Aluminium forms an oxide layer when exposed to air and this layer has a far higher melting temperature than the base metal itself – 1982C, compared to 648C.

If not removed properly, this oxide layer will inhibit proper weld fusion and affect its quality.

A TIG welder with an alternating current basically erases this oxide layer from the surface, so that the integrity of the weld is not compromised when the base metal melts. eWelders.com.au sells a big range of TIG welders with AC/DC function starting at $1199. A big investment, but extremely cheap compared to our competitors.

Way out of your price range? Don’t despair. It is possible to aluminium weld with a TIG inverter that only has DC function which start fromjust  $249 in price here. The key will be cleaning away the oxide layer manually before you start your weld. We will cover off on this a little lower in this article.

  • Aluminum filler rod.

The aluminium Filler Rod will bond your two pieces of aluminium together, as we will explain later. These can be purchased inexpensively at eWelders here.

  • A canister of Argon Gas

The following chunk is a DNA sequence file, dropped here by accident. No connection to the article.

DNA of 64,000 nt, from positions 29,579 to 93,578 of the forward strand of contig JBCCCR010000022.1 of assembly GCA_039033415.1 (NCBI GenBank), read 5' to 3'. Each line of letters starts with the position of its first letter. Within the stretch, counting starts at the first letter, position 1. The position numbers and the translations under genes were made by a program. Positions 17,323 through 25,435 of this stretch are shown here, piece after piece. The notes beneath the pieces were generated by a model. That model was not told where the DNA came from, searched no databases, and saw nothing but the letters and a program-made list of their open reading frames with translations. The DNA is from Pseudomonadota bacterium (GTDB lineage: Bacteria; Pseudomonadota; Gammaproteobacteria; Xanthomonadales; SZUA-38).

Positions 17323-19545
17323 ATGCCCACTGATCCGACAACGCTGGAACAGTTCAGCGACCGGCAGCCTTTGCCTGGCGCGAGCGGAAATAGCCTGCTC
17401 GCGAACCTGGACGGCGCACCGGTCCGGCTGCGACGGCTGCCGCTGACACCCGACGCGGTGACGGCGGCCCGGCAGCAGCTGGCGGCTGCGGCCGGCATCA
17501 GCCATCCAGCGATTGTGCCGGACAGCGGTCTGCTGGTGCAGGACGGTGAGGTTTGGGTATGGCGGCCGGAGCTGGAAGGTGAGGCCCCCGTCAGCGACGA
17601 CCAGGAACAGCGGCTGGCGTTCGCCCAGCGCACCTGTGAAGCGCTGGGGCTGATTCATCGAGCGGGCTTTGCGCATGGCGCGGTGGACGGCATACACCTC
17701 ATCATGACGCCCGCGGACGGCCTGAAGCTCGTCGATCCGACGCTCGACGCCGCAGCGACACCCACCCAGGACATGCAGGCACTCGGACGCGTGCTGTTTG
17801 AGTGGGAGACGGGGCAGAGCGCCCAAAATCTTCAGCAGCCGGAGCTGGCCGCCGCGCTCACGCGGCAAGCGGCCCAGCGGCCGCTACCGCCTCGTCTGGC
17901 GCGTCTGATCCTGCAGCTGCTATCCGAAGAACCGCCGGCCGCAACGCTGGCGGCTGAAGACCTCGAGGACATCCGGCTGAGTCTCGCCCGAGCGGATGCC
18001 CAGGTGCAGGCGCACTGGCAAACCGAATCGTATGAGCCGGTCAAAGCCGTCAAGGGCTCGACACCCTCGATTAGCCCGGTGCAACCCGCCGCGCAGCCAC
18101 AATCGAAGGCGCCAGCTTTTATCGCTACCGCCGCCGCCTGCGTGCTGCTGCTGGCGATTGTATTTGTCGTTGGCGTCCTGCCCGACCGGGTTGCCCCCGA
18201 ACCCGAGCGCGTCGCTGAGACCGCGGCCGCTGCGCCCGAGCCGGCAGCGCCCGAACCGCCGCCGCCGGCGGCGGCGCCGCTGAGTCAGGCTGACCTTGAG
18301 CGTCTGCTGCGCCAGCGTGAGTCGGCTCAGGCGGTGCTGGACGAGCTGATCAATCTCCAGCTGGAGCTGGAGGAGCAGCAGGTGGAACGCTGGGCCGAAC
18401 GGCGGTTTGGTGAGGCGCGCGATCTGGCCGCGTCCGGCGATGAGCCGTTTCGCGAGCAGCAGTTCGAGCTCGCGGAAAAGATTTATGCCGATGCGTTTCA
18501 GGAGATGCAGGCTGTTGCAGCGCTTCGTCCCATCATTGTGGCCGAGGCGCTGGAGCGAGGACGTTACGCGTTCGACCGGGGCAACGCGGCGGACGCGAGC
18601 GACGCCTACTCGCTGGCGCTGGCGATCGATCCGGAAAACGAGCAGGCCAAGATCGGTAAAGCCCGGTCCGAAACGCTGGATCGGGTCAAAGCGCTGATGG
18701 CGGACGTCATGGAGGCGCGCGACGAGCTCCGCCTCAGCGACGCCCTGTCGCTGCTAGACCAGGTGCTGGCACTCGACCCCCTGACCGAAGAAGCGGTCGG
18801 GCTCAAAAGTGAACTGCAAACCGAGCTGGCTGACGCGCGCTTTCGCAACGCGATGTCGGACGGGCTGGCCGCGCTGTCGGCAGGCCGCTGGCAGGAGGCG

You will use this as your shielding gas. Pure argon is an economic alternative. For added stability you can  use argon with 3% helium.

  • Safety equipment

Obviously you’ll need to protect yourself when carrying out aluminium welding. Click here for our article on welding safety and preparation but in the meantime make sure you cover off these basics.

  • A pair of flame resisted insulated welding gloves
  • An auto darkening welding helmet (Lens should be 9-13 uv rated)
  • A professional leather welding jacket or a thick 100% cotton long sleeve shirt (failure to wear long sleeves can result in burns on your arms)
  • A fire extinguisher

Prepare the aluminium

Ok, now that you’ve got the equipment you need its time to get ready to weld.

First of all, you should clean your aluminium. As I mentioned earlier, if you are using a TIG inverter which only has DC function, it is crucial that you do this in order to remove the oxide layer that will have formed on your aluminium. This layer has a far higher melting temperature than the base metal and, if not removed, will compromise your weld. To clean your aluminium sheet:

  • Spray it with acetone.
  • Rinse it in water, and and allow it to dry.
  • Then scrub the aluminum with a a stainless steel brush.

Prepare your filler rod

To complete your cleaning preparation your should clean the filler rod you intend to use. a dirty filler rod can contaminate the weld so use an abrasive cleaning pad to clean the rod before you start.

Practice run

Before you start have a few practice runs. There’s no need to light the torch for this if you’re trying to save on metal.

 The steps

  • Hold the torch similar to how you would hold a pencil and tilt it back very slightly at about 10-15 degree angle.